Italy’s coronavirus lockdown upends the most basic routines and joys
The government’s historic ordering of a nationwide lockdown — limiting the movement of 60 million people — has transformed Italy into a testing ground for not only what it might take to control the virus, but how much a democracy is willing to upend life’s most basic routines and joys.
In Rome on Tuesday, the city was moving at a crawl. People tele-worked or didn’t work at all; they wore masks or wrapped scarves around their mouths; they kept a suspicious distance from others. They tried to drop the habits that seemed suddenly dangerous — the kiss greeting; the chat at the cafe counter — even as depression and deep financial pain seemed like unavoidable side effects of the lockdown.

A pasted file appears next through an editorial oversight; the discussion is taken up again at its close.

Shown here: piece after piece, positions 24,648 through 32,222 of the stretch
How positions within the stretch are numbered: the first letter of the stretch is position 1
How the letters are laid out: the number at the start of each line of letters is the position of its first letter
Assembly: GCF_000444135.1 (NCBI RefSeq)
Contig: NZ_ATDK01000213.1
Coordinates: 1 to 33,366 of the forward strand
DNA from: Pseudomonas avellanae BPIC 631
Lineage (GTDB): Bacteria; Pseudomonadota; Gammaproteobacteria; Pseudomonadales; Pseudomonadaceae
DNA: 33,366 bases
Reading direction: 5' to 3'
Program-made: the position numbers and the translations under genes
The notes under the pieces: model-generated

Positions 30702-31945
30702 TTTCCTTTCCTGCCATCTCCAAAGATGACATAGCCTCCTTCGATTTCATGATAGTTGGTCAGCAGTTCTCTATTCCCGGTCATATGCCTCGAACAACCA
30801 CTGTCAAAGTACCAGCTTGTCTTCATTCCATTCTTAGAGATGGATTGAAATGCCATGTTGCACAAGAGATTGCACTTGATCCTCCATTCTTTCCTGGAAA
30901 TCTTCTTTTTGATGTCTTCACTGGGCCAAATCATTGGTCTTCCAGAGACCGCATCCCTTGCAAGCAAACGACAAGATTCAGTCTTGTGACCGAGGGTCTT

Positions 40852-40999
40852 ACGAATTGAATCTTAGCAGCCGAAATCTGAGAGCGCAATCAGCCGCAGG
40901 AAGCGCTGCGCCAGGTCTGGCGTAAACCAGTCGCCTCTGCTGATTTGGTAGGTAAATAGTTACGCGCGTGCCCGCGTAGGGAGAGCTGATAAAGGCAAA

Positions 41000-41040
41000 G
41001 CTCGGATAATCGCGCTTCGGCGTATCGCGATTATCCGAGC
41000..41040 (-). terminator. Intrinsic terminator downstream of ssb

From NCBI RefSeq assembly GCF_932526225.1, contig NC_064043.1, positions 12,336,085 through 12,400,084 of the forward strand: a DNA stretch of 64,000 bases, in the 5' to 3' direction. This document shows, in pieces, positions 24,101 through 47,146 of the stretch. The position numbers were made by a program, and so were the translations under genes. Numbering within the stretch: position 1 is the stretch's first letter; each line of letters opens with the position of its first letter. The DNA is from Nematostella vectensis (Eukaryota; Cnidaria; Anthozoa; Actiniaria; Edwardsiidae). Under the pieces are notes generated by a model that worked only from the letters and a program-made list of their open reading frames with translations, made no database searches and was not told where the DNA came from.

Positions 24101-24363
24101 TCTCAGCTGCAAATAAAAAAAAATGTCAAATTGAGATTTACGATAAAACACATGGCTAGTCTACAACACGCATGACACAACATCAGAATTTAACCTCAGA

“I’m mostly sealed indoors,” said Ivano Canni, 49, a newsstand owner, describing his sense, building for many other Italians as well, that any social contact carries a risk. “I’m trying to stand two meters apart from others. I open my door to let fresh air in for half an hour or so, then close it back.”
[Source: Washington Post]